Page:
In Search of the “Perfect Collection”: Armenian Studies Collections at the UC-Berkeley Library

by Liladhar R. Pendse, UC Berkeley

This piece was originally printed in the June 2018 NewsNet. Click on the link for additional resources.

As an interdisciplinary area of inquiry at a historical crossroads of language, religion, ethnicity, and empire, Armenian Studies poses particular challenges for librarians. As libraries attempt to build modern research collections attuned to the present and future needs of Armenian Studies scholars, it is important to solicit the input of both researchers and of professional associations devoted to the field.

Introduction and Statement of the Problem
As my colleagues and I try to understand and analyze the unattainable ideal of a “perfect collection that supports Armenian Studies,” several key questions emerge. Historically speaking, existing collections at the majority of the North American universities are a function of personnel investments and financial investments over time. How can one define and measure the impact of such collections on the community of scholars and students in the face of differing philosophical collection building approaches and methodologies, often fraught with contradictions? How can a collection be built in the face of limited resources and relentless technological changes? Can one even aspire to build a “perfect collection” for a niche discipline such as Armenian Studies? For present purposes, I define Armenian Studies as an interdisciplinary field that is devoted to the study of Armenians, Armenia, Armenian diaspora communities, and the Armenian Genocide.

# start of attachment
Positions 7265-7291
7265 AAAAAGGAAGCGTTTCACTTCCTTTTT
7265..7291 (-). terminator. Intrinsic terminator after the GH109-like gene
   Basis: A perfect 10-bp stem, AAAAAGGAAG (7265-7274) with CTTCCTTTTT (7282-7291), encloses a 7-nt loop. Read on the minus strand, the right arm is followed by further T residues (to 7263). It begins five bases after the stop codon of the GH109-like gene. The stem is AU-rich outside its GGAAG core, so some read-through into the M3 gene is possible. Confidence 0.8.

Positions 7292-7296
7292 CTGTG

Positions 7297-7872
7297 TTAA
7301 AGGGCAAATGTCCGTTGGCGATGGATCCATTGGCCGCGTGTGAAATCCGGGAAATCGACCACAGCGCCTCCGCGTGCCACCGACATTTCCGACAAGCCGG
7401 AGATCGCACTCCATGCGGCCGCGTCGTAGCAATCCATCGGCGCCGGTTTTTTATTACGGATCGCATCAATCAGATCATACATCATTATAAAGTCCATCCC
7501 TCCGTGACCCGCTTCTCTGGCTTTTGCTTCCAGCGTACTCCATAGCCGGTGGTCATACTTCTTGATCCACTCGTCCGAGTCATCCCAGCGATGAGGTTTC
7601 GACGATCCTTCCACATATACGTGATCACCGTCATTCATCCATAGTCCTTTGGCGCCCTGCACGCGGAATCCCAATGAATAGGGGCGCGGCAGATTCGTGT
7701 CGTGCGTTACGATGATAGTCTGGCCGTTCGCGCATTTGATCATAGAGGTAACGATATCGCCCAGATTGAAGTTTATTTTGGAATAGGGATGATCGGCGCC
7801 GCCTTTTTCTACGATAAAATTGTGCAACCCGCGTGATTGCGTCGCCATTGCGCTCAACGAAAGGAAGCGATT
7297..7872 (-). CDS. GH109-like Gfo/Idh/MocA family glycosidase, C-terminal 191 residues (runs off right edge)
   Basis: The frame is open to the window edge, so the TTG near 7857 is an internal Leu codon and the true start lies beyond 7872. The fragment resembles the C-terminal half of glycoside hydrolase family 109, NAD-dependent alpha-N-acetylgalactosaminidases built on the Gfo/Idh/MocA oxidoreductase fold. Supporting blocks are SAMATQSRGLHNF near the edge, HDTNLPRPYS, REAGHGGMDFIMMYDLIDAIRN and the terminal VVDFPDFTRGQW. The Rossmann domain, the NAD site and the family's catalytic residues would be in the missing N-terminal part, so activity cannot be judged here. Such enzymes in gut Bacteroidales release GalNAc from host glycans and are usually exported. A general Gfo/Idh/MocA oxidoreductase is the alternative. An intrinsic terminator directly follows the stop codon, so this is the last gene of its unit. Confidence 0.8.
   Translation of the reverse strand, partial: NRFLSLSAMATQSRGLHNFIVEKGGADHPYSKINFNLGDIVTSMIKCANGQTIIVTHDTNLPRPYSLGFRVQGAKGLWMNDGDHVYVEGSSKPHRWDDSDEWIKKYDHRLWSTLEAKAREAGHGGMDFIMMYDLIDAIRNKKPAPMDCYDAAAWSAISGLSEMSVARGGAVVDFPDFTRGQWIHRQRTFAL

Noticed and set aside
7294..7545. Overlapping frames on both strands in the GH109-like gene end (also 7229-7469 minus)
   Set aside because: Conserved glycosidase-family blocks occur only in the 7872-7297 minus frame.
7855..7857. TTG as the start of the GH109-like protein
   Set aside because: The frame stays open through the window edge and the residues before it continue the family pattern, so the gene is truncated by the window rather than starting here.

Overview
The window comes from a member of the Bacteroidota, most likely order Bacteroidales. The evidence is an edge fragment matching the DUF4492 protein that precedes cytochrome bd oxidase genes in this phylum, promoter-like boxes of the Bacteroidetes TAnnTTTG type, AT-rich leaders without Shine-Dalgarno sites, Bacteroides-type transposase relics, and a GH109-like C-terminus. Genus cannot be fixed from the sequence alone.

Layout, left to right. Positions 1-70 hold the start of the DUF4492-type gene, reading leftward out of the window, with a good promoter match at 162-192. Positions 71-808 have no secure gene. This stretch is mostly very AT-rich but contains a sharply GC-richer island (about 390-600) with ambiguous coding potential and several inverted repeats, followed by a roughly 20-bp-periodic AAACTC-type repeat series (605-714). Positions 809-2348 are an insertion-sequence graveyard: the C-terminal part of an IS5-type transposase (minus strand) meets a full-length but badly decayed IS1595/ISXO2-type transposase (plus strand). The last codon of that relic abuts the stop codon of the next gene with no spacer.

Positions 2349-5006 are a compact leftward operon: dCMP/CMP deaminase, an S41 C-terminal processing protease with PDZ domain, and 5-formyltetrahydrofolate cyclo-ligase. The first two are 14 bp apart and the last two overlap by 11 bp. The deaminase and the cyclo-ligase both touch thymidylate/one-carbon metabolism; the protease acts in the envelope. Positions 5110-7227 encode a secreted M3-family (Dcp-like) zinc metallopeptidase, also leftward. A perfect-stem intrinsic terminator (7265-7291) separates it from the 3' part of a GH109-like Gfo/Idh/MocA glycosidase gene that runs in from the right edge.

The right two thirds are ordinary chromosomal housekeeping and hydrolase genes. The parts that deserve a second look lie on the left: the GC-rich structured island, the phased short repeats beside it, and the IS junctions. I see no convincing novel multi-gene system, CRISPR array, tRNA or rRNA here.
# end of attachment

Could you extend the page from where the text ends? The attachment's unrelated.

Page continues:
The definition of what constitutes the topos of Armenia has changed throughout history, which in turn means that the present day Republic of Armenia represents an important but geographically limited part of the historical Armenian homeland. In this paper, I briefly describe the challenges and opportunities that librarians encounter when they begin to assess their collections.

The history of the development of the Armenian collections at the UC Berkeley Library remains understudied. The establishment of the Armenian Studies program at UC Berkeley in 1996 was a result of efforts a group of Armenian-American community members in Bay Area that led to the establishment of the Krouzian Endowment. In summer 2002, Professor Stephan Astourian became the Executive Director of the Armenian Studies Program and Assistant Adjunct Professor of History. He focused on building a comprehensive curriculum on contemporary Armenian history, language, social issues, and culture, which in turn encouraged the library to continue developing its Armenian collections for research and teaching purposes. It could do so by building upon its collection of rare Armenian books and manuscripts, many of them donated by Phoebe Apperson Hearst.

Skills, Challenges and Opportunities
Before my arrival in 2012, our library’s Armenian collections had evolved as an effort of collaboration between the curators, donors, and faculty members. There are several challenges that a library can face when it comes to developing Armenian Studies collections. It is difficult to find the qualified curators who are familiar with both Eastern and Western Armenian dialects, Armenian grammar and paleography, along with the working knowledge of Ottoman Turkish, Russian, Persian, French, and other languages that are used by the members of Armenian diaspora.